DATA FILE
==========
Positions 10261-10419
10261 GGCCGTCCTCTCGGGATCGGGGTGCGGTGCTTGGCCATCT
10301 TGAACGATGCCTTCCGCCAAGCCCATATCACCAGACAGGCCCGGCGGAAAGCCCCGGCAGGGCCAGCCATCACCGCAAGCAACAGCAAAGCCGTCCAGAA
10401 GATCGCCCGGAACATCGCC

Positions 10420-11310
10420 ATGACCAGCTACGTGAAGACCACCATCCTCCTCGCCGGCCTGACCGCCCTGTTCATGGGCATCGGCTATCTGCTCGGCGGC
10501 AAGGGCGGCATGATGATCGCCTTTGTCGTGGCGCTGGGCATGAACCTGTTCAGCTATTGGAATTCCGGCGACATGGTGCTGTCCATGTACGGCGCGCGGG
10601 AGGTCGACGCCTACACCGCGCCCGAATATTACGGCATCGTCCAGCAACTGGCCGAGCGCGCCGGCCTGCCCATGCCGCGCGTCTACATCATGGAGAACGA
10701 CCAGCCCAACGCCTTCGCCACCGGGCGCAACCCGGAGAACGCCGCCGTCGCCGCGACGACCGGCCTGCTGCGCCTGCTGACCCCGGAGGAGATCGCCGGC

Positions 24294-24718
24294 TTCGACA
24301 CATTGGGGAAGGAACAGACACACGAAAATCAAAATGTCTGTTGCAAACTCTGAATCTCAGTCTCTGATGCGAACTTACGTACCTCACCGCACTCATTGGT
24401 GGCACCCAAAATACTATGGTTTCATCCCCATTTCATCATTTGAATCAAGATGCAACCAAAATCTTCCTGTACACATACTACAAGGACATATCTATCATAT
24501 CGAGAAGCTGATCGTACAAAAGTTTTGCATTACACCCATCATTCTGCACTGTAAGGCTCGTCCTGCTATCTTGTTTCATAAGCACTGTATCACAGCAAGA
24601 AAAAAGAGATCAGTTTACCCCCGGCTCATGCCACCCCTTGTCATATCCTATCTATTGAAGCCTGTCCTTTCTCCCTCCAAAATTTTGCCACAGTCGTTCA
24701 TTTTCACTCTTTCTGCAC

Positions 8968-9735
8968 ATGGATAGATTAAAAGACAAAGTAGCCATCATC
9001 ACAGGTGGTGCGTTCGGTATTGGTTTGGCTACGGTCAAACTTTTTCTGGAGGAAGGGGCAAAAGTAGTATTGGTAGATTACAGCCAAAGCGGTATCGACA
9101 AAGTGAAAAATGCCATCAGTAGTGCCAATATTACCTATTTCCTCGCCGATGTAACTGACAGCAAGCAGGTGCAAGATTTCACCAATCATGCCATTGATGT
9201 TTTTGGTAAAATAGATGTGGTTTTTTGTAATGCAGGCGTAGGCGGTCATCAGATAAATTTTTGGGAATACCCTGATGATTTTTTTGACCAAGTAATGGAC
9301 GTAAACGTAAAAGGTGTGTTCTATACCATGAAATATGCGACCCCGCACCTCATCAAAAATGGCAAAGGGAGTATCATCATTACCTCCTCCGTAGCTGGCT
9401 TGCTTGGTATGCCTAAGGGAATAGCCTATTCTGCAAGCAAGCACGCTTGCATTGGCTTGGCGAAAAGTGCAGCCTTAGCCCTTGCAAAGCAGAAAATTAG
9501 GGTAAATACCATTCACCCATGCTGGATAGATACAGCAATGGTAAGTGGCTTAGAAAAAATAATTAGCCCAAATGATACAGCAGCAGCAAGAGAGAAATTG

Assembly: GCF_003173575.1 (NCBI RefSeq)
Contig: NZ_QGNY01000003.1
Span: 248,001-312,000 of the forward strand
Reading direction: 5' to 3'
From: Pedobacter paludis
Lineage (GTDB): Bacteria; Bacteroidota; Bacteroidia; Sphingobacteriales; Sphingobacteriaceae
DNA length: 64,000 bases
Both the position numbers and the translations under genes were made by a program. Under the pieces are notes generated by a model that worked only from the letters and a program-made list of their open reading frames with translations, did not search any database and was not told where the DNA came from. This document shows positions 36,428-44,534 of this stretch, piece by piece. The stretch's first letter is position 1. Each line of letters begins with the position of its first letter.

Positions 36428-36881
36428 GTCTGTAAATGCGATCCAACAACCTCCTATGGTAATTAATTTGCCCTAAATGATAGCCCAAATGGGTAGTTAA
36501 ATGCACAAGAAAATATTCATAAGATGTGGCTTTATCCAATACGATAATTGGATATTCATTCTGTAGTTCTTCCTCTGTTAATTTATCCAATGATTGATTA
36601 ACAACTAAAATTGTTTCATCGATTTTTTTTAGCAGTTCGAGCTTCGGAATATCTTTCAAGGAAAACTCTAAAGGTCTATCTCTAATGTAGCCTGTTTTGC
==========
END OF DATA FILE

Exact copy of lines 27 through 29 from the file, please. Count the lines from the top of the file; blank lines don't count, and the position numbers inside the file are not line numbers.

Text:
Span: 248,001-312,000 of the forward strand
Reading direction: 5' to 3'
From: Pedobacter paludis